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Today opens a new period of international amateur free agent signings

The Red Sox generally do a good job here

MLB: Boston Red Sox at Seattle Mariners Joe Nicholson-USA TODAY Sports

We’ve talked a lot about the Red Sox farm system of late, largely because we are entering trade season and Boston doesn’t have a lot of intriguing chips to offer in negotiations as they try and improve their current roster. There are a lot of reasons for this and it’s not as dire as many make it out to be, but it’s clear that they need to restock the talent in the minors. They started that attempt in June with the amateur draft, taking Triston Casas and Nick Decker at the top of their class. The draft gets most of the focus for improving the farm system, but it’s not the only summer infusion of new talent into the organization. July 2 also marks an important date for teams to improve their minor-league systems.

This is the date that officially starts a new period for signing international amateur free agents. For the most part, this is when the top players in Latin America sign with major-league teams. The rules for this period started last year and put a hard cap on how much teams can spend in this process. In the past, teams could blow by their budgets then have to sit out a year or two. If you’ll recall, this is how the Red Sox signed Yoan Moncada to a massive signing bonus. They sat out the next year of international signings, then were forced to sit out again when it was found that they had violated rules by agreeing to illegal, under-the-table deals with agents of players they signed.

That led to a break in international talent in the organization, but when they have gotten a chance to participate in this market they’ve generally done well. On the major-league roster, Xander Bogaerts and Rafael Devers were both major July 2 signings for the team. Moncada was another example. Last season, they were able to participate again and they made a splash. Their top signing was Daniel Flores, but he tragically passed away last winter. Danny Diaz, Antoni Flores and Nelfy Abreu were the other big signings, and all are currently playing in the Dominican Summer League.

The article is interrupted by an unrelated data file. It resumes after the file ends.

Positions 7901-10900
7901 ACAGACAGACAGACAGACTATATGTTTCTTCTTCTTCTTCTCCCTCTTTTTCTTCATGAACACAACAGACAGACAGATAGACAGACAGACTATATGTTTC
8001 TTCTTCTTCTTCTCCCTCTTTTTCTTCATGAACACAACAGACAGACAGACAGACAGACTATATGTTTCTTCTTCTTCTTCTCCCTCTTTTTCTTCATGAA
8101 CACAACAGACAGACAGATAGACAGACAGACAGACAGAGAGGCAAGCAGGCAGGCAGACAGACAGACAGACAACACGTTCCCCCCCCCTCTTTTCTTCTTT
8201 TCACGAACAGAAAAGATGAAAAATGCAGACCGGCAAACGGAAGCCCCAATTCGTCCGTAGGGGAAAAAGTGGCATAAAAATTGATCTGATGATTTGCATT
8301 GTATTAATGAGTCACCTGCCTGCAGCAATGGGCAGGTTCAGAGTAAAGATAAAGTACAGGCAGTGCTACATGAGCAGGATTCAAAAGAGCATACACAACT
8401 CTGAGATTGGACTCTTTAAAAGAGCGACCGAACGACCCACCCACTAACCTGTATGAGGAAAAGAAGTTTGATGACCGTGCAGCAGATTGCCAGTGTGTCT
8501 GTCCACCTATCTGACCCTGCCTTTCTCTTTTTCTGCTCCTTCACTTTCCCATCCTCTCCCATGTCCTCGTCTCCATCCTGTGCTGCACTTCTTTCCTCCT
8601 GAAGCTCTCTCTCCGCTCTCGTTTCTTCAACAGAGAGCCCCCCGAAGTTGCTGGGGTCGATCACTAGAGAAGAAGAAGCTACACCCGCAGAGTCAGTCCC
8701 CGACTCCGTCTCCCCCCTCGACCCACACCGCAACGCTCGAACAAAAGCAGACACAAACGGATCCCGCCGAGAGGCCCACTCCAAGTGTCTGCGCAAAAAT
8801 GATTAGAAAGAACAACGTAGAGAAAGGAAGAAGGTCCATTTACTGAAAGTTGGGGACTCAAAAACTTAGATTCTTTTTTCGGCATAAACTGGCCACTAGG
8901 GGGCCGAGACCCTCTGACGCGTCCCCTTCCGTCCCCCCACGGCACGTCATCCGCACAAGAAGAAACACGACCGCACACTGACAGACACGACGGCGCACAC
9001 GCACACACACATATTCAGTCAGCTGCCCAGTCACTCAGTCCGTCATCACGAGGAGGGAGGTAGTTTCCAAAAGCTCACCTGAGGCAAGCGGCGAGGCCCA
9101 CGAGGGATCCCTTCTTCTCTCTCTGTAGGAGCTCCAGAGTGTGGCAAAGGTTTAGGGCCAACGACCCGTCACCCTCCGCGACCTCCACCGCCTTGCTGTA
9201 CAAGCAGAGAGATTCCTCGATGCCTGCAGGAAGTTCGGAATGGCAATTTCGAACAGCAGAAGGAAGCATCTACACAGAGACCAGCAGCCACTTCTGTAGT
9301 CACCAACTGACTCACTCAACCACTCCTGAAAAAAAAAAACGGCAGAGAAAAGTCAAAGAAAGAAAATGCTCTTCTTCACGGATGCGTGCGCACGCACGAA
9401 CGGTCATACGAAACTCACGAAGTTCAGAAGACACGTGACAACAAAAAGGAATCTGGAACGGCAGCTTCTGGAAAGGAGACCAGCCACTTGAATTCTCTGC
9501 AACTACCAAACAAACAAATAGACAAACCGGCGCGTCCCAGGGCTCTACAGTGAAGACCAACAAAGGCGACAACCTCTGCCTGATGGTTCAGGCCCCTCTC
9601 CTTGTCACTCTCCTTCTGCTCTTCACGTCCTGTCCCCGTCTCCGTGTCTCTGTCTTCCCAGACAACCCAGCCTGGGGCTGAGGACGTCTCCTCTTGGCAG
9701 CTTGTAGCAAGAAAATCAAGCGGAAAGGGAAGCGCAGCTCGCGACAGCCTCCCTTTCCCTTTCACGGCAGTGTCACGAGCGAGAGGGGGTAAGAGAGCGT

As for this year, the Red Sox are once again connected to mostly position players. According to Ben Badler of Baseball America, their top target is Dominican outfielder Eduardo Lopez. There aren’t any loud tools here, but he by all accounts he seems to have a strong approach to the game and an all-around skillset. Badler expects him to sign for around $1.5 million. Badler also connects them to an outfielder from Panama named Eduardo Vaughan, who is expected to sign for $500,000, as well as a slew of Venezuelan players.

There are a couple of other key points to know about the international market before things kick off today. As I mentioned, teams have a hard cap in this market, but teams are given different pools. The Red Sox have $4,983,500 to spend. For now, at least. Unlike draft picks, teams can trade some of their international pool money and that has increasingly become a big chip in trade negotiations over the last few years.

The other point is that, while most of the big names are going to come off of the market almost immediately — although it is illegal, it is widely acknowledged that almost all of these deals are agreed upon before the market officially opens — there are always others to pop up as the year goes on. This signing period lasts through July 1, 2019. Shohei Ohtani and Moncada are famous examples of players who hit the market later in the year. This season, outfielder Victor Mesa out of Cuba is expected to be a late addition to the class. In fact, he’s likely the top player of the class and is projected to sign for something between $3 and $4 million. It’s unclear whether or not the Red Sox will be involved in this market.

The players signed during this period are almost all 16 or 17 years old — Mesa is 20, for what it’s worth — and won’t make an impact for a long time. That being said, having success on the international market goes a long way towards improving the farm system for Dave Dombrowski and the Red Sox.